27 November 2017

'Poorest pensioners to get smallest increase in April' - Steve Webb, Royal London

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Steve Webb - Director of Policy

Steve Webb

Director of Policy, Royal London

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Analysis of today's announcement of pension and benefit rates for April 2018 by mutual insurer Royal London shows that the poorest pensioners will get the smallest increase.  

The rate of the state pension for new pensioners will rise by £4,80 from £159.55 to £164.35, an increase of 3%. By contrast, the rate of pension credit, the benefit for the poorest pensioners, will rise by just £3.65, from £159.35 to £163, an increase of just 2.3%. This is because the state pension is protected by the 'triple lock' policy whilst the legal requirement on pension credit is only to increase in line with the growth in average earnings. In many previous years, governments have found extra money within the benefits system to make sure the poorest pensioners got the same rise as their better off counterparts, but this year this has not been done.

Commenting, Royal London Director of Policy Steve Webb said:

"It is surprising that the government has decided to give the poorest pensioners the smallest increase. For those on pension credit, the rise is below the rate of inflation which will create a squeeze on the living standards of the poorest pensioners. By contrast, better off pensioners will get a full inflation-linked increase. For many years pensioner poverty has been falling and it would be worrying if that progress were to be reversed because of decisions like this."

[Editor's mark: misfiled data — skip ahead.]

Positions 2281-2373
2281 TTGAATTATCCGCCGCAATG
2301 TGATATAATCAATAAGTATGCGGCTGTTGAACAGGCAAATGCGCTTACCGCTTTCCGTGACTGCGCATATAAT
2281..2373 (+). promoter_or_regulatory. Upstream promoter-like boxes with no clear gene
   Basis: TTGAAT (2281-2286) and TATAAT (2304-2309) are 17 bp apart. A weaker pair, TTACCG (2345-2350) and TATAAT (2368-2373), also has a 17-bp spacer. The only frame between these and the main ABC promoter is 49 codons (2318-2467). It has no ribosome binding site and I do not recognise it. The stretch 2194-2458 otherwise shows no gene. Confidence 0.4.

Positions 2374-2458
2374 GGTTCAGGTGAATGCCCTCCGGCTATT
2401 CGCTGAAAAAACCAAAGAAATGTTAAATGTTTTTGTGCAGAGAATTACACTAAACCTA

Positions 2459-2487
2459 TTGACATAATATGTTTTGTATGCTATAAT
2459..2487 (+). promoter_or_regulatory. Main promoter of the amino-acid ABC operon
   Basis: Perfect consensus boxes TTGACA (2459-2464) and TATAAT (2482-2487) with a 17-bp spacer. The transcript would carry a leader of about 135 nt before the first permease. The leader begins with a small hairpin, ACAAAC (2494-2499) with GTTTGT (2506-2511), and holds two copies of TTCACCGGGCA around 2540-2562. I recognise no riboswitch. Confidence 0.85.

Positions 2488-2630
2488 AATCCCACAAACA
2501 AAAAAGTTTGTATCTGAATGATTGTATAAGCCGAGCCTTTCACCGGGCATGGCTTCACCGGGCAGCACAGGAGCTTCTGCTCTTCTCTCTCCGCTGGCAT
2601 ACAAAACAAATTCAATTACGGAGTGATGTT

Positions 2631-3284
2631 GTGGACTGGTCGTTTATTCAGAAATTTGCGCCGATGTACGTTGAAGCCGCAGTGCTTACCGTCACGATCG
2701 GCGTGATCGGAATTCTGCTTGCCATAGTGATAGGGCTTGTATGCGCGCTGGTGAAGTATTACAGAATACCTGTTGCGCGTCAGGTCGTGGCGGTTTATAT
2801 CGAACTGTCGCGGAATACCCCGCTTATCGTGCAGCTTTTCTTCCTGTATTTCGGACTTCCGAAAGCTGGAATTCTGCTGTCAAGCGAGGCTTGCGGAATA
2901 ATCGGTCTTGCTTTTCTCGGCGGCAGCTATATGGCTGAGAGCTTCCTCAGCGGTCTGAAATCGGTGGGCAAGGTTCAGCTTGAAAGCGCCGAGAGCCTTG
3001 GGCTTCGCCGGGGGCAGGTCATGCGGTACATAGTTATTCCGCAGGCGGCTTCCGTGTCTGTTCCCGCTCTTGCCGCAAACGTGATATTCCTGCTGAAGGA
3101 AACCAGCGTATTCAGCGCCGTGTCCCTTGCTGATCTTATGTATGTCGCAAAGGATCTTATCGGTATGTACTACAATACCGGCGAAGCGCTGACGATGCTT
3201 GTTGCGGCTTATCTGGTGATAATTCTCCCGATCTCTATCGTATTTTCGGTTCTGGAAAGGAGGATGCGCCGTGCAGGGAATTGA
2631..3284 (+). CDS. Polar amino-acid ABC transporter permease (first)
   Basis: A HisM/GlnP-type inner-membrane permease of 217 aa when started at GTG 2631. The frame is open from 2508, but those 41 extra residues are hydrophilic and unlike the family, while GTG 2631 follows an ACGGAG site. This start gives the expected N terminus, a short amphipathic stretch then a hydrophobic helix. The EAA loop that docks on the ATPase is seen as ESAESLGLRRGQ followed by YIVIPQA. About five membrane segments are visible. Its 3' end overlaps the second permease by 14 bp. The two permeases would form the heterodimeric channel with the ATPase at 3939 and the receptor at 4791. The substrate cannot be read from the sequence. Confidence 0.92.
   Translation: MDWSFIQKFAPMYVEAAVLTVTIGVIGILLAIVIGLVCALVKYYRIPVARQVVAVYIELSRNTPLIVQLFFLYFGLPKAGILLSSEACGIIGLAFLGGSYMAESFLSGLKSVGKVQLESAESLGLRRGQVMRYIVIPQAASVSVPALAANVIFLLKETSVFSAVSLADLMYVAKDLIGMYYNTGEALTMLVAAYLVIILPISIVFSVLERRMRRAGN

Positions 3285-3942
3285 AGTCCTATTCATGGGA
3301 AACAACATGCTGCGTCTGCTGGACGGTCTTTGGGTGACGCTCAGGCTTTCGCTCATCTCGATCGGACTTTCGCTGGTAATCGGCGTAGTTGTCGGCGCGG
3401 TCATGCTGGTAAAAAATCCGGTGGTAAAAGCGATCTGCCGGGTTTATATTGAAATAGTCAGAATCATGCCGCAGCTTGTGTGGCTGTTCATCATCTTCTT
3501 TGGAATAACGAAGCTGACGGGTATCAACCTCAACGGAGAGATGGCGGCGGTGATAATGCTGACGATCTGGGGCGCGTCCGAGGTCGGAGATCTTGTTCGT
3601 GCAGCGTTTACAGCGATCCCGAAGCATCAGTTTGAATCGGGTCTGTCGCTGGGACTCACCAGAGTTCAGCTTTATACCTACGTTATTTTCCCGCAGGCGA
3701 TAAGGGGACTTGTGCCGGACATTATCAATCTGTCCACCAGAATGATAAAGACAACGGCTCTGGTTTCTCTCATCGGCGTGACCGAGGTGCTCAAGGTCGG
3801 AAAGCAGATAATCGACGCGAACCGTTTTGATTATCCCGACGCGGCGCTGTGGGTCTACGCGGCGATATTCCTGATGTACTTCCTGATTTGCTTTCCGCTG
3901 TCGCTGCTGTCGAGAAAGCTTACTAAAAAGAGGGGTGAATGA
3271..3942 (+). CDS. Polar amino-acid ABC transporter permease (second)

- ENDS -

For further information please contact:

Steve Webb, Director of Policy, Royal London

Notes to editors:

  • The new rates of pensions and benefits announced today can be found here: https://www.gov.uk/government/publications/proposed-benefit-and-pension-rates-2018-to-2019​

About Royal London:

Royal London is the largest mutual life, pensions and investment company in the UK, with funds under management of £117 billion, 8.8 million policies in force and 3,745 employees. Figures quoted are as at 30 June 2018.